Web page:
Achieving strategic agility in volatile times

Agility is regarded as one of the key traits required by organisations if they are to compete in uncertainty. Being agile by nature means businesses can be alert to new markets and opportunities, communicate new strategies to employees and stakeholders, assess what needs to be done operationally as well as innovate and execute at the speed of start-ups. 

In reality, organisations often fail to have the leadership style, culture and top-down view of business and operations to enable them to mobilise quickly. Moreover, many organisations fail to clearly define and articulate the new strategy and communicate what it means to those expected to implement it. To successfully compete in the agile new world, they need to make some changes to how they approach fundamental business practices and processes.

First off, they need to fully integrate and involve their people in the new strategy. This means making objective-setting and feedback a far more collaborative and two-way process. Releasing discretionary effort, especially, in top performers, is crucial to incorporating agile practices so it is imperative to share the future vision for the organisation and engage and empower these individuals. Unless employees can genuinely relate to their own and the company’s goals and mission, they are unlikely to go the extra distance to help the organisation deliver on its new strategy.

While new collaborative tools are helping to facilitate this, it isn’t only about technology. It is also about having the right culture and management practices in place. This is especially important when it comes to managing the Millennial generation in the workforce, many of whom will already be occupying junior and middle management positions in the organisation, and who expect a more collaborative, less hierarchical style of leadership than previous generations.

The same collaborative approach needs to be applied to measuring performance. It is not good enough to simply lift the performance bar and expect everyone to jump higher. If individuals have been involved in setting their own goals, they also need to have input into the metrics and indicators that will be used to measure their performance.

Once again, technology in the form of real-time dashboards, business intelligence tools and big data all have an important part to play but the methods of measurement need to have a relevance and resonance for the individual and must also be aligned to achieving the overall mission. At a workshop presentation held at Rialto’s offices last week we gave the example of Dylan Hartley, the English rugby team captain, who commenting on victory against Italy, said: “Our numbers show that: metres per minute, accelerations per minute, have doubled. Time getting off the floor, too. That is not luck. We have had to earn every victory.”

While elite sport has capitalised on measurement to deliver high performance, many organisations could benefit by more effective use of measurement techniques to inspire and drive performance.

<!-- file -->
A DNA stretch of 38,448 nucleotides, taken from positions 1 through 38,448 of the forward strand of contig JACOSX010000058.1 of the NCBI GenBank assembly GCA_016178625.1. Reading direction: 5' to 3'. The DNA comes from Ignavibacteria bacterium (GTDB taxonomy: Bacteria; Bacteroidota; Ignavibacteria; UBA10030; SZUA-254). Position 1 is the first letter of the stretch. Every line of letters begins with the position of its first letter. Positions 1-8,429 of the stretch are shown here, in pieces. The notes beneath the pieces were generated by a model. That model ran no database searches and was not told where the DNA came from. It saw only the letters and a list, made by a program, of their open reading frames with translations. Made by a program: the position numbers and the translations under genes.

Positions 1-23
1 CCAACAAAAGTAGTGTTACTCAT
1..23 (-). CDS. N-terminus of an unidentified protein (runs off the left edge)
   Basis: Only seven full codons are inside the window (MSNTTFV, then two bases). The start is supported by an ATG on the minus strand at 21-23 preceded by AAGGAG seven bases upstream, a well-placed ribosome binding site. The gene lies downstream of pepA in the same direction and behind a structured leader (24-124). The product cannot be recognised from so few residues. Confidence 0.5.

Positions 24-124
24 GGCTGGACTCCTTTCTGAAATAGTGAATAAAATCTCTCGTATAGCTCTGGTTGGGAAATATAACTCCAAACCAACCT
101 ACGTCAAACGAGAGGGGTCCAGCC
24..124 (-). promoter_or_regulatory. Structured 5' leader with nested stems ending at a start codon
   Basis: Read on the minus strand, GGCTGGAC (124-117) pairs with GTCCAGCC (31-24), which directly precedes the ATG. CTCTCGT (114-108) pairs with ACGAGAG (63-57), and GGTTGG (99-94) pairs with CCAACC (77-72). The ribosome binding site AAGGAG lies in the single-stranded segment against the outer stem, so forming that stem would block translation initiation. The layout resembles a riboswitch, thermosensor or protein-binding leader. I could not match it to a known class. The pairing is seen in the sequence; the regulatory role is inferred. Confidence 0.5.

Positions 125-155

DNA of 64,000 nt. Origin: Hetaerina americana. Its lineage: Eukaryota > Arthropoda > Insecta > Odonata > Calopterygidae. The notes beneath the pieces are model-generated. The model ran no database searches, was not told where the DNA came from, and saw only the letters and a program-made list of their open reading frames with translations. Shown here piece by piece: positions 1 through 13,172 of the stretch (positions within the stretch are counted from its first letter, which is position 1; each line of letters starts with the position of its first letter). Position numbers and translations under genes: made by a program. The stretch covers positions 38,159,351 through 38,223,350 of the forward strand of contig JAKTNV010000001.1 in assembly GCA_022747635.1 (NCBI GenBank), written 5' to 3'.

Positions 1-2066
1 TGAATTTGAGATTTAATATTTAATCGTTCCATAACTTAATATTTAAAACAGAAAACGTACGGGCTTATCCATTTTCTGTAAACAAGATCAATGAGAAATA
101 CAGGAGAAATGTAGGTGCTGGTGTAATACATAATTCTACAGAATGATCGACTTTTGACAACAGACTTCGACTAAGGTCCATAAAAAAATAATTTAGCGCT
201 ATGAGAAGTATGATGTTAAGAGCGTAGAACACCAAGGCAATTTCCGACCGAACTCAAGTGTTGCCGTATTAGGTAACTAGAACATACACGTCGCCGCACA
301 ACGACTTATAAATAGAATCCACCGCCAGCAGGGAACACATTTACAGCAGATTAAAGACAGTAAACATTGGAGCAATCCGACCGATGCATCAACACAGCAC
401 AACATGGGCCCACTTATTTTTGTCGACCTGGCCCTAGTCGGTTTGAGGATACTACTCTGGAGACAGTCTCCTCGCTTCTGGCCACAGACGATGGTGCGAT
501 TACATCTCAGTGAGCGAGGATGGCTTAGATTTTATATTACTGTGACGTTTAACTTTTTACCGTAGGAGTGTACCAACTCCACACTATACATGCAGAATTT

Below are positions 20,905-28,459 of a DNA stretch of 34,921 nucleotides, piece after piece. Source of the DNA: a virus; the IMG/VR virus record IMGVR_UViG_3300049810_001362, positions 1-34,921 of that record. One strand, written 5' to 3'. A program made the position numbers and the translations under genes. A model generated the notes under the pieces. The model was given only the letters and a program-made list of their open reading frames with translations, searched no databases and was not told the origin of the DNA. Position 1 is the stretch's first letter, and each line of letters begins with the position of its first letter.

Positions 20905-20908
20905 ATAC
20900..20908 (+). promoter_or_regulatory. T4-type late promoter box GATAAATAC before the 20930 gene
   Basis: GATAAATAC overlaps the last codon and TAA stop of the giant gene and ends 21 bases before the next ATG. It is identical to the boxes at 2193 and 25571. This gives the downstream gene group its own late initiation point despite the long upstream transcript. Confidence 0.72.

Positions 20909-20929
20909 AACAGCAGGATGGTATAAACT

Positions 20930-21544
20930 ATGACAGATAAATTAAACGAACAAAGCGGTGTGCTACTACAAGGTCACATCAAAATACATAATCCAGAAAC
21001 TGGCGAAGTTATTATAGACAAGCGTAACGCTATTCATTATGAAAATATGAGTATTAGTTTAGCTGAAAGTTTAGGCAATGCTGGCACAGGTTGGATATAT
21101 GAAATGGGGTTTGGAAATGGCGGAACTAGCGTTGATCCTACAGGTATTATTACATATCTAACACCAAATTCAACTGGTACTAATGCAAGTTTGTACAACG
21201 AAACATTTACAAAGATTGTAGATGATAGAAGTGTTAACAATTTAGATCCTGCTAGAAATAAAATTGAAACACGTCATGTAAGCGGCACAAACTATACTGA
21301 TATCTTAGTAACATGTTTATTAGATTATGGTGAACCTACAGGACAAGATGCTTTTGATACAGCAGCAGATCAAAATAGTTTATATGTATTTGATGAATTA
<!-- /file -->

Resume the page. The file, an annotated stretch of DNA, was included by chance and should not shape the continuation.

The pace of technological change and the far-reaching effect this has on transformation means that agile organisations must also factor in risk as if it is a reality. Some 21st Century CEOs have already fallen foul by failing to put in place controls, mitigating actions and contingency plans to manage risk. They have found themselves held to account, costing their organisations millions if not billions of pounds. It is their role to make sure that the potential cost of risk is understood at all levels. If those at the coal face of the VW car emissions scandal had fully understood the risk to the company, would they have acted as they had?

Becoming an agile organisation also means constantly making improvements in areas such as productivity and performance. Too often, there is a disconnect between projects dedicated to improving productivity and operational reality. A project manager will be engaged to undertake a feasibility study and develop a business case and prove it. The business case will have enabled them to obtain approval for the project but as to whether it brings real improvement when transferred to an operational context is often left untested.

Rather than relying on hordes of project managers, agile organisations need to make process and performance improvement the responsibility of the beneficiaries of it: those managing operations. That said, beneficiaries are constrained by the pressures of day-to-day operations so they need people to handle improvement for them in a dedicated role such as a performance improvement manager. Establishing this role and these practices will enable organisations move into a continuous improvement cycle and culture where those in operations – and to whom it matters most – are driving the improvements.

In business circles, words can sometimes be cheap and agility is currently bandied around as a trait that organisations can quickly adopt. To be truly agile though, requires resource commitment and deep-rooted change that doesn’t take place overnight.

By Andrew Hudson and Richard Chiumento.

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